By Lani Waller:
I caught my first fish when I was six years old. It came out of a farm pond in southern Missouri and I got it on a worm fished with a bamboo pole my father had taken from the garden. No reel. I didn’t even know what a reel was, but it was love at first sight and I was ecstatic about the event. The fish was about six inches long, with a large head, whiskers and a slimy body that I had a hard time holding in my hands. I decided to make it my permanent friend, so I put it in a bucket and took it home. At that point my father nodded his approval and dropped out of the picture. A few moments later, my mother gave me a large glass jar to house my new friend.
When I asked my mother what this new friend would like to eat, she hesitated, looked into the jar and said, “Well, Lani, it might like some bread.” So she went into the kitchen and returned with a few slices. As she watched, I crumbled the bread and dropped it onto the surface. My mother nodded in approval and went on her way. I sat watching to see how much my new friend would eat. An hour passed. Then another. The fish wasn’t hungry, I told myself.
Come evening the fish still hadn’t eaten its first meal with me, but after dinner I decided that maybe the fish didn’t like bread and it might like some of my hamburger. So I saved some of the meat and put it in a napkin. After helping wash the dishes—it was my job to dry—I took the hamburger to my room, sat on the bed and began dropping bits of meat into the glass jar. A little later I went into the living room to join my father in listening to a radio show called, “The Shadow Knows.”
This episodic adventure was built around a man who could become invisible and go out into the world to save innocent victims from the “bad guys.” The show always opened with the same introduction and it made me tingle when the announcer said, in a deep and mysterious voice, “Who knows what evil lurks in the hearts of men? The Shadow knows… heh… heh… heh.”
The episodes were fascinating and in a way helped me shape a philosophy that included a genuine concern for “The truth, the whole truth and nothing but the truth.” This concern stayed with me and eventually came to rest in my fishing life. As most people know, anglers are not supposed to tell outright lies, but we can stretch things a bit when it comes time to talk about the one that got away. It is hard for me to remember the times when I did stretch the truth, but when I did I didn’t go too far. In other words if the steelhead looked like it was 49 inches long with a 24-inch girth, that was the truth.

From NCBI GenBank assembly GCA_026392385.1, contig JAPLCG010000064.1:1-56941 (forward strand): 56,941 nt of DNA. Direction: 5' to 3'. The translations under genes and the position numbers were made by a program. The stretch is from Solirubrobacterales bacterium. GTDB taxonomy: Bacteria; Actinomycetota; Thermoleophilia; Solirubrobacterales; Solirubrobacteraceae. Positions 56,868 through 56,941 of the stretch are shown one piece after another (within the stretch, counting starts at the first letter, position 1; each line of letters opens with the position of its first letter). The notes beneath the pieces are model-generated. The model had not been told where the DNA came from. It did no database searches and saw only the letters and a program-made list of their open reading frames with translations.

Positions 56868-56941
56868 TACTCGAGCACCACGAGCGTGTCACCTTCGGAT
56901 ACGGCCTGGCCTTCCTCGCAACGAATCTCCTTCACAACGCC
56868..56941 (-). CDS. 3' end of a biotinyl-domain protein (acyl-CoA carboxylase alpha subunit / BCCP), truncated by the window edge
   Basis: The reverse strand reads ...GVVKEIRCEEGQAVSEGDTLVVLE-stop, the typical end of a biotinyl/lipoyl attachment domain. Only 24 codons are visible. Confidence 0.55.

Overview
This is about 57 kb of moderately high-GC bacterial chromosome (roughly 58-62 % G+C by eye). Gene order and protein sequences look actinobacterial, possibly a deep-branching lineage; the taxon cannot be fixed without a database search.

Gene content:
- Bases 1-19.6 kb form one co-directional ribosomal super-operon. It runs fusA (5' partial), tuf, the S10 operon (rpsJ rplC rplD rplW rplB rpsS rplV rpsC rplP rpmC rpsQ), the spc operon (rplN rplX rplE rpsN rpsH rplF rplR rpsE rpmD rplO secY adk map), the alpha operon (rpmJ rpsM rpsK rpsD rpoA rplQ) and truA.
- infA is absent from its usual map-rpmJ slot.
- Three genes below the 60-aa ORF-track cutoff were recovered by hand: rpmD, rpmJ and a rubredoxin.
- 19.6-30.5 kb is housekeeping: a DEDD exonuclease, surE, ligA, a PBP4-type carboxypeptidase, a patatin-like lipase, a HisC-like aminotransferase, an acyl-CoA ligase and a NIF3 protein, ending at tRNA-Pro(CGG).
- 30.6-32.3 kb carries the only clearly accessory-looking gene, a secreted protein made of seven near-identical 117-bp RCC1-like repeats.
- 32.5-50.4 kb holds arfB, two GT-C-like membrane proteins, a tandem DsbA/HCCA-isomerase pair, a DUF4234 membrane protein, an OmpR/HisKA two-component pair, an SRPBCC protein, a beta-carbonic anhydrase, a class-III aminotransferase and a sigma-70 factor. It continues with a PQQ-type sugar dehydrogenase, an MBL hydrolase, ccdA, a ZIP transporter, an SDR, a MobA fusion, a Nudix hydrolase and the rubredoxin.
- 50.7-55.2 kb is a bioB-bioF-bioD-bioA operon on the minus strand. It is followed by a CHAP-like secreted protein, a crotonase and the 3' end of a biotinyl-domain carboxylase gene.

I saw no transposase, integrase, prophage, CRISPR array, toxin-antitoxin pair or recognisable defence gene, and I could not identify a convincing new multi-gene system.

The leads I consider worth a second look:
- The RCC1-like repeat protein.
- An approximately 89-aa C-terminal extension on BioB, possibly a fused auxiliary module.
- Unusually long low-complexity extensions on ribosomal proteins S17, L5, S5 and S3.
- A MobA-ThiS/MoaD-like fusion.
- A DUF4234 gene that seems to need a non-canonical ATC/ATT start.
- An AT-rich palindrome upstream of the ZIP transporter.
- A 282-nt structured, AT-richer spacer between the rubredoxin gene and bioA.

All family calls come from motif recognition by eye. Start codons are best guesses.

When it came to saltwater fly fishing everyone knows that’s where the monsters live and if I jumped a tarpon, sailfish or marlin and if my line broke, or the hook pulled out and they got away, I had to estimate their weight. It was a moral imperative. So as it turned out, I lost five record tarpon that averaged around 250 pounds. I also vividly remember my three world record sailfish, which weighed around 200 pounds and five Blue Marlin that had to be 300 pounds.
Now that I think about it, all of these fish were definitely new world records, but I might have fudged a bit on their weight. Years later, I decided to be more careful about my estimates, as I saw many eyebrows raise when I told my stories around the dinner table or wrote an article for an angling magazine.
Growing up, my fishing soon became hunting. The connection was obvious. The skills necessary for success were identical. The only difference was that with fishing I didn’t kill my catch. I released it. I loved that idea. But I still enjoyed hunting and did some deer hunting with my father. And then one day on a deer trip with him, we spotted a deer standing in the forest about 100 yards away. My father became excited and asked me if I could see the “big buck” standing in the shadows. I looked at it and couldn’t see any antlers. I answered, “Dad, those are not antlers they are tree limbs. The deer is a doe, and we can’t shoot it. They are off-limits.”